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Together with her sister Lucila—who is nine years younger—they positioned Lagarde as a boutique winery that favors smaller premium labels over massive output. The siblings have placed their wines among the best from Argentina for their quality, careful preparation, glamor, and elegance. They brought new impetus to the business acquired by their father’s family, Enrique Pescarmona, in 1974. The company was founded in 1897 in the province of Mendoza, a wine region par excellence, in west-central Argentina.
Sofía‘s love for wine was stronger than her degrees in philosophy and international relations from Tufts University; stronger than the Master in Business Administration and the eight years of work in Buenos Aires in the telecommunications company IMPSAT, part of the Pescarmona group. So strong was her passion that she decided to move from Buenos Aires to Mendoza. Her sister Lucila‘s story follows a similar path. With a Masters degree in Law, she left her job at a New York firm—because “she did not want a corporate life”—to handle the winery´s marketing and export operations.
The sisters’ childhood was spent between Buenos Aires, the United States, and the Mendoza vineyards, where they started drinking wine when they were very young. For children, “the sparkling water is ‘painted’ with a splash of wine and taken with meals. “At home, Coca-Cola was prohibited”, they recall, explaining that wine consumption by children is no taboo, and that is a daily part of the culture of Mendoza. In fact, Sofía’s young children—Sabina and Basilio—continue the lifestyle and “are in permanent contact with nature and the vineyards.”
With the premise that “wine is a way of looking at the world,” Lucila and Sofía enjoy living by the vineyard at the foot of the Andes, traveling the world to present their products at trade fairs, and participating in the glamorous events organized by the wine industry. Today, Lagarde wines are consumed in more than 32 countries because they have managed to adapt to the different international markets—for example, “in England, people don’t drink wine with food”—and a greater participation in oenological events.
“We are on every continent except Africa,” explains Sofía to azureazure.com, and highlights the rapid penetration in Asia, having reached Vietnam, Cambodia, and the Philippines, among other countries. And of course, Dubai, a city that is known “for having the best of everything, and the higher ranges of our wines,” she remarks.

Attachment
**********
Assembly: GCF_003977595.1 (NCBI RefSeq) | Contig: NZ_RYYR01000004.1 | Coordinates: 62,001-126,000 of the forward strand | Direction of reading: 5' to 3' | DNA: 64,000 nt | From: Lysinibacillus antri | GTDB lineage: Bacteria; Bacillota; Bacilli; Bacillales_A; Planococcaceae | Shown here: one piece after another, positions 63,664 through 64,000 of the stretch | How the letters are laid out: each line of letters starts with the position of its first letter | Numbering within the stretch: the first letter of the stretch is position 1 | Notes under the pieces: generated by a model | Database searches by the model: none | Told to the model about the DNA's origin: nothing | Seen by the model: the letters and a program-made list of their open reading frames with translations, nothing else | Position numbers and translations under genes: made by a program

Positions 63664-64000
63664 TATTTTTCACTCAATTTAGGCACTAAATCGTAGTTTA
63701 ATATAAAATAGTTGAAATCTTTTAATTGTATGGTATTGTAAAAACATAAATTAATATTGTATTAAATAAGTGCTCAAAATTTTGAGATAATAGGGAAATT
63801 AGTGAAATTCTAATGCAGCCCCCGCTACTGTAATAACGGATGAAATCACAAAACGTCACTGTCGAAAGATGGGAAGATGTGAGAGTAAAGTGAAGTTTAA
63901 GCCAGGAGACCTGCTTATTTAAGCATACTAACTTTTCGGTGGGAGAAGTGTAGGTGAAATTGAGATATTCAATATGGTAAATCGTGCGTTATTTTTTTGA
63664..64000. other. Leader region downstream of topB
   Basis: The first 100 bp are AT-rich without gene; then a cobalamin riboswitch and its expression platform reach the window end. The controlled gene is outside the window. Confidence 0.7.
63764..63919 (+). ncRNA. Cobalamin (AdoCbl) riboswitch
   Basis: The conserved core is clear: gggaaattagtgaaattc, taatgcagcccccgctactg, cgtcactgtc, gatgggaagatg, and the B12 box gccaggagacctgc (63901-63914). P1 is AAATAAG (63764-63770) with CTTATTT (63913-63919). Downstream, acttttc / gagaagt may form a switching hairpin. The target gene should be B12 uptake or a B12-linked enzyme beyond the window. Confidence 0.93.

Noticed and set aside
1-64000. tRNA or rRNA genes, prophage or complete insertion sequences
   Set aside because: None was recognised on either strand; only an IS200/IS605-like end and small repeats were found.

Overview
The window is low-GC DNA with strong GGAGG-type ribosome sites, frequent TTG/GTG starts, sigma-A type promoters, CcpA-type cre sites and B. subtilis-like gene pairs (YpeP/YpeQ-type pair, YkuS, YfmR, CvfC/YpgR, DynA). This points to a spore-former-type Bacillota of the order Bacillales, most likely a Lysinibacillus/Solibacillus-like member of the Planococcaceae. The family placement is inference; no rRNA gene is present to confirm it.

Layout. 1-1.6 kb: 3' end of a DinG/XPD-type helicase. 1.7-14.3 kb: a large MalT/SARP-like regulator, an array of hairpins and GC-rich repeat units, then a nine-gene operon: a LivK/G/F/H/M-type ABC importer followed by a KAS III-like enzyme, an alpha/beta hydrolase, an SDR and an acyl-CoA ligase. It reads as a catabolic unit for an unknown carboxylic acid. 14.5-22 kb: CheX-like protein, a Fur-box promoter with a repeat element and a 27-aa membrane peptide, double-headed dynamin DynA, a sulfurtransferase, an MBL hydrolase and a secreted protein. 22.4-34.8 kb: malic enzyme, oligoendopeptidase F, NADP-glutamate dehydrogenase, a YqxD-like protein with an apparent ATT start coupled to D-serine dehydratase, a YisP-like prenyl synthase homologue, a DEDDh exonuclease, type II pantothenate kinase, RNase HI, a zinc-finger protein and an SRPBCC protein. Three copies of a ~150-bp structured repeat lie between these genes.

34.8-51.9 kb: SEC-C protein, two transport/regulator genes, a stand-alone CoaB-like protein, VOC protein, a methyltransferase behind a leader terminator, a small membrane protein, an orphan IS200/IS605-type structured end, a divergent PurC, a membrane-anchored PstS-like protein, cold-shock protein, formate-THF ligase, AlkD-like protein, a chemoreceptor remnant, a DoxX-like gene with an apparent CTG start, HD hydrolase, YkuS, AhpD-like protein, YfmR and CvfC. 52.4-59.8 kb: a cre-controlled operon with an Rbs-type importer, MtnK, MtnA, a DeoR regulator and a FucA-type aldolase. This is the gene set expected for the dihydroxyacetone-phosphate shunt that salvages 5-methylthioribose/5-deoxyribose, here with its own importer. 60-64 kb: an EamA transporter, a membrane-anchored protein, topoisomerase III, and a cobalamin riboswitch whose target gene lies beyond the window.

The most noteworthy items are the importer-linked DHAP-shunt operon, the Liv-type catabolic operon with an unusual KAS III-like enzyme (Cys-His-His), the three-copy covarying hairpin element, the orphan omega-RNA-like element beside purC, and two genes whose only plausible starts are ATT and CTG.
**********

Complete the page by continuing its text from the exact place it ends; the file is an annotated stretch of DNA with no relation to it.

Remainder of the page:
This amazing venture presented several risks. The young general manager decided to revive the family winery in 2001 when the country was going through one of its worst economic and social crises. “The manager was gone, I saw an opportunity and I took the plunge. I transformed the company, personally handling the quality and hired a new winemaker as well as young employees”. Lagarde´s sales rose meteorically, from $250,000 to $5 million at a rate of one million liters of wine annually. “We do not produce more because we want to remain artisanal and able to produce limited batches,” says Sofía.
Lagarde wines are characterized as gastronomic wines, ideal to accompany all types of meals and the traditional Argentine barbecue. All products in its four lines are made with grapes from their own vineyards.
The sisters are committed to a long-term business plan in pursuit of quality. “What we harvest today we see in three or four years.” In addition, they continue with the innovative project initiated in the 1980s and 90s, to produce non-traditional varieties such as Viognier or Moscato Bianco.
Passionate about wine, the Pescarmona sisters drink products from around the world and say it is difficult to play favorites. Also, they do not believe that quality is defined by the countries of origin. For them, the only objective ranking is determined by sales and the current leaders are Spain, France, and Italy. ■